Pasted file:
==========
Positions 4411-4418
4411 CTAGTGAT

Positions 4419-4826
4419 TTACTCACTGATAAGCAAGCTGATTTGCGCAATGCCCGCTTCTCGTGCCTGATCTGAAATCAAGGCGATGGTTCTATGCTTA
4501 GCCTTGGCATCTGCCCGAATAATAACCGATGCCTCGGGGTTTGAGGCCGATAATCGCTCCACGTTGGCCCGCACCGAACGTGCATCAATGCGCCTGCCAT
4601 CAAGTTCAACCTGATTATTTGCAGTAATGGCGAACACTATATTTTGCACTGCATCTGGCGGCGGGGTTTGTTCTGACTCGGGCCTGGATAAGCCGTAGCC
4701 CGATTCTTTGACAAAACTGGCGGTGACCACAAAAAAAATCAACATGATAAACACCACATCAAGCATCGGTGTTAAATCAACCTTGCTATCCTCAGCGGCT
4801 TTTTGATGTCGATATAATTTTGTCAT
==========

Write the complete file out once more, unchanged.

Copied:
Positions 4411-4418
4411 CTAGTGAT

Positions 4419-4826
4419 TTACTCACTGATAAGCAAGCTGATTTGCGCAATGCCCGCTTCTCGTGCCTGATCTGAAATCAAGGCGATGGTTCTATGCTTA
4501 GCCTTGGCATCTGCCCGAATAATAACCGATGCCTCGGGGTTTGAGGCCGATAATCGCTCCACGTTGGCCCGCACCGAACGTGCATCAATGCGCCTGCCAT
4601 CAAGTTCAACCTGATTATTTGCAGTAATGGCGAACACTATATTTTGCACTGCATCTGGCGGCGGGGTTTGTTCTGACTCGGGCCTGGATAAGCCGTAGCC
4701 CGATTCTTTGACAAAACTGGCGGTGACCACAAAAAAAATCAACATGATAAACACCACATCAAGCATCGGTGTTAAATCAACCTTGCTATCCTCAGCGGCT
4801 TTTTGATGTCGATATAATTTTGTCAT